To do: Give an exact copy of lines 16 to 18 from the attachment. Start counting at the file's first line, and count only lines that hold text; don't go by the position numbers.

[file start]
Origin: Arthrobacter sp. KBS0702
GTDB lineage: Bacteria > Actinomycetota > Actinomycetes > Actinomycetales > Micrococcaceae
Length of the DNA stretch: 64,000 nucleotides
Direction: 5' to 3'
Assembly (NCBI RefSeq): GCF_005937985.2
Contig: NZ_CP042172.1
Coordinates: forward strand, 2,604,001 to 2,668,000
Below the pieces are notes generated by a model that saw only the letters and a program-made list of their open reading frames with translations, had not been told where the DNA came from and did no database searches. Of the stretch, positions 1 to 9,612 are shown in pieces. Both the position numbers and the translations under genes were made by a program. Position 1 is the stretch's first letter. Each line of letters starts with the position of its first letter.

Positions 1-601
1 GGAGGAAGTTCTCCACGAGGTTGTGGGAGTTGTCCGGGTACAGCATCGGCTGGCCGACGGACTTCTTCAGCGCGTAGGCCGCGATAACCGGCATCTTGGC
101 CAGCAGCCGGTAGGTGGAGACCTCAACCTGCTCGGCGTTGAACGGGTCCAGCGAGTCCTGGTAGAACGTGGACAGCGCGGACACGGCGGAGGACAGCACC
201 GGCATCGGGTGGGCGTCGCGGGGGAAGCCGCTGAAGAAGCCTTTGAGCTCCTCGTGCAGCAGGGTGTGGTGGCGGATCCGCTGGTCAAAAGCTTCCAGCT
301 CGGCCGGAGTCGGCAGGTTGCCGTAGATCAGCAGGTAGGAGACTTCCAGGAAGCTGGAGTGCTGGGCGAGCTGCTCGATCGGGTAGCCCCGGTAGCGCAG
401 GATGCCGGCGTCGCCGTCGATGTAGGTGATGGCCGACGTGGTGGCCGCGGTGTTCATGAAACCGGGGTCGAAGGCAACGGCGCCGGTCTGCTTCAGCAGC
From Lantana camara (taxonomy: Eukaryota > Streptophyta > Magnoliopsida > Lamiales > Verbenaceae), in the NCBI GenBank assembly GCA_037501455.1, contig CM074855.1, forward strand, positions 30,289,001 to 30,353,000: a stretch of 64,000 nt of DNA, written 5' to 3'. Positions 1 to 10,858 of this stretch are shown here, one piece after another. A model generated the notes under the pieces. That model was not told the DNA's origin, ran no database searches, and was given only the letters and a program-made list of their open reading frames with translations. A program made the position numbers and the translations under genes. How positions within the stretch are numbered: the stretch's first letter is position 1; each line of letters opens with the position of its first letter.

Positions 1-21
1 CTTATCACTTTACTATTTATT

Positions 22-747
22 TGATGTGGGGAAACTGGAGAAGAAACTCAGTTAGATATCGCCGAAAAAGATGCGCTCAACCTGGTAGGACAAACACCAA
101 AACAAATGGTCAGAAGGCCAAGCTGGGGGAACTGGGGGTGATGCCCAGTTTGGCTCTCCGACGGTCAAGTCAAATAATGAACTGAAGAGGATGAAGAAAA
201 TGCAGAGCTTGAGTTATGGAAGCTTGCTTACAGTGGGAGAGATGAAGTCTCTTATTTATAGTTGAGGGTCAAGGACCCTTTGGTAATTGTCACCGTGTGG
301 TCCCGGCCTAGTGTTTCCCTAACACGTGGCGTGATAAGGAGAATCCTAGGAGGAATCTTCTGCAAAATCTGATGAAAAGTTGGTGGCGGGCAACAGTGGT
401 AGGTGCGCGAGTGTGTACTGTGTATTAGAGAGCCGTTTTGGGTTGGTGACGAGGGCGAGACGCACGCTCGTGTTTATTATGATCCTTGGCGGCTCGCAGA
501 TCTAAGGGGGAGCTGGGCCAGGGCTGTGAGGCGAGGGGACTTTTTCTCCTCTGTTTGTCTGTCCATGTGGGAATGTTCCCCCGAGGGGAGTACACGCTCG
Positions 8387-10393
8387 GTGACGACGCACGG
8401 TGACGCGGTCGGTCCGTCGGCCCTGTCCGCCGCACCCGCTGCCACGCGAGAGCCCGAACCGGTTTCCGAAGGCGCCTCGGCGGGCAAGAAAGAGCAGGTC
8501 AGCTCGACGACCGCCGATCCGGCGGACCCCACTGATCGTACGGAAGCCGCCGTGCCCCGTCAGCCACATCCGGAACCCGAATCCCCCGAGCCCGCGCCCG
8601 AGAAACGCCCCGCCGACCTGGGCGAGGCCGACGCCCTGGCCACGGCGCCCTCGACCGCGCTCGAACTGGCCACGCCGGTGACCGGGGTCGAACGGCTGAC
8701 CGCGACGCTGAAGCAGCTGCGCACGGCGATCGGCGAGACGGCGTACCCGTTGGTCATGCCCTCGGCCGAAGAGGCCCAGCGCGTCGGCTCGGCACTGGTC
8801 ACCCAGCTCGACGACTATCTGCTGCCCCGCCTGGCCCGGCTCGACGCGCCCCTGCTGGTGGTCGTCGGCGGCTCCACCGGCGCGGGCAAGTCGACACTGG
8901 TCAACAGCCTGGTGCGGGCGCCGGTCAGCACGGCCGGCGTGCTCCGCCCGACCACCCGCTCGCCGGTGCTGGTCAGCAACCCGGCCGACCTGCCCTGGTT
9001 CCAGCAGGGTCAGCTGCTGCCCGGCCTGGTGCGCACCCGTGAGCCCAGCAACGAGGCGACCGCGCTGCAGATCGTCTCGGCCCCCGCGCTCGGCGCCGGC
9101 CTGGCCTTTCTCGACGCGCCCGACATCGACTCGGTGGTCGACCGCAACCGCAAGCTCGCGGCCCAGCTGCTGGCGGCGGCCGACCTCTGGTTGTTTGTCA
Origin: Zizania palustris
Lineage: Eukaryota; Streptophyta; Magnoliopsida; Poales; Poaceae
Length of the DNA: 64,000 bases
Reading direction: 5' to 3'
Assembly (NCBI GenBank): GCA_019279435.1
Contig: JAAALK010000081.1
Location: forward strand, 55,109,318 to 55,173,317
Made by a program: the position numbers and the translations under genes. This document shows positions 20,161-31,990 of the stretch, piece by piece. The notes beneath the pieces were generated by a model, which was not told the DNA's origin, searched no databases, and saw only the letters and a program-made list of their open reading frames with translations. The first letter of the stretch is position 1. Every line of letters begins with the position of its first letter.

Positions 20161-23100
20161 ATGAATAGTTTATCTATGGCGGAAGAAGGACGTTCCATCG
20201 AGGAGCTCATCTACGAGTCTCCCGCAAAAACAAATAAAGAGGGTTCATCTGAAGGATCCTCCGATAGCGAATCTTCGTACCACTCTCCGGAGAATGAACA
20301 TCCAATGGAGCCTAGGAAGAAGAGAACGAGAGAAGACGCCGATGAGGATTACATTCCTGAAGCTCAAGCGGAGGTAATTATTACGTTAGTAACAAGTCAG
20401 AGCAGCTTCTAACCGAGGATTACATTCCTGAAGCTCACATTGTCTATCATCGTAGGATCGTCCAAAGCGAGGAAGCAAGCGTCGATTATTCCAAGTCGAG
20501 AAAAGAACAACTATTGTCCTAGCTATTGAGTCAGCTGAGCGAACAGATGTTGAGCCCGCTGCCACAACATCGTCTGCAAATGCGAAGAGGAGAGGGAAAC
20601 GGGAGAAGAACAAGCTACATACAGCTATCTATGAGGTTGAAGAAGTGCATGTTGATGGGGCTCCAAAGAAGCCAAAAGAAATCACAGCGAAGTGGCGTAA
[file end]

Positions 1-21
1 CTTATCACTTTACTATTTATT

Positions 22-747